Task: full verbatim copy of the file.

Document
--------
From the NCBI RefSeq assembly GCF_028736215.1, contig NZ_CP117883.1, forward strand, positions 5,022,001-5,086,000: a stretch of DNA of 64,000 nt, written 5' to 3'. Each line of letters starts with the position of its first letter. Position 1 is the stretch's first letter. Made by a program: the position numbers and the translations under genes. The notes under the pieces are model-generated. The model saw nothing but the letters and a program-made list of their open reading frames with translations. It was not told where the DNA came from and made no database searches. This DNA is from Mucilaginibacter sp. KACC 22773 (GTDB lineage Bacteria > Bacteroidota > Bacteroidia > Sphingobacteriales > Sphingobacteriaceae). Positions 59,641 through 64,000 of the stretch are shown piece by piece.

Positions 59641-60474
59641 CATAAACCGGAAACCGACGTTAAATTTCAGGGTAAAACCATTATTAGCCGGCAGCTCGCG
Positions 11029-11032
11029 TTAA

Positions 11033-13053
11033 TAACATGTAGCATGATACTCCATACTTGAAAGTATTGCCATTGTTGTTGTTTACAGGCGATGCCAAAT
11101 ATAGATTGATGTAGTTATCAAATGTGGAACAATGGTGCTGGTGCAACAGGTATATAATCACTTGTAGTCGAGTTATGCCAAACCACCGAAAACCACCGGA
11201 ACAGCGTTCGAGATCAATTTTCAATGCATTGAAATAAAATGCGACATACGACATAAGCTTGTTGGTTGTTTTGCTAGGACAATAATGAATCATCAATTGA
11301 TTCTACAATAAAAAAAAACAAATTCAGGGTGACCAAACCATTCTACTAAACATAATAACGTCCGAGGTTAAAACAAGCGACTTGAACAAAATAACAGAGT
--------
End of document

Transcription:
From the NCBI RefSeq assembly GCF_028736215.1, contig NZ_CP117883.1, forward strand, positions 5,022,001-5,086,000: a stretch of DNA of 64,000 nt, written 5' to 3'. Each line of letters starts with the position of its first letter. Position 1 is the stretch's first letter. Made by a program: the position numbers and the translations under genes. The notes under the pieces are model-generated. The model saw nothing but the letters and a program-made list of their open reading frames with translations. It was not told where the DNA came from and made no database searches. This DNA is from Mucilaginibacter sp. KACC 22773 (GTDB lineage Bacteria > Bacteroidota > Bacteroidia > Sphingobacteriales > Sphingobacteriaceae). Positions 59,641 through 64,000 of the stretch are shown piece by piece.

Positions 59641-60474
59641 CATAAACCGGAAACCGACGTTAAATTTCAGGGTAAAACCATTATTAGCCGGCAGCTCGCG
Positions 11029-11032
11029 TTAA

Positions 11033-13053
11033 TAACATGTAGCATGATACTCCATACTTGAAAGTATTGCCATTGTTGTTGTTTACAGGCGATGCCAAAT
11101 ATAGATTGATGTAGTTATCAAATGTGGAACAATGGTGCTGGTGCAACAGGTATATAATCACTTGTAGTCGAGTTATGCCAAACCACCGAAAACCACCGGA
11201 ACAGCGTTCGAGATCAATTTTCAATGCATTGAAATAAAATGCGACATACGACATAAGCTTGTTGGTTGTTTTGCTAGGACAATAATGAATCATCAATTGA
11301 TTCTACAATAAAAAAAAACAAATTCAGGGTGACCAAACCATTCTACTAAACATAATAACGTCCGAGGTTAAAACAAGCGACTTGAACAAAATAACAGAGT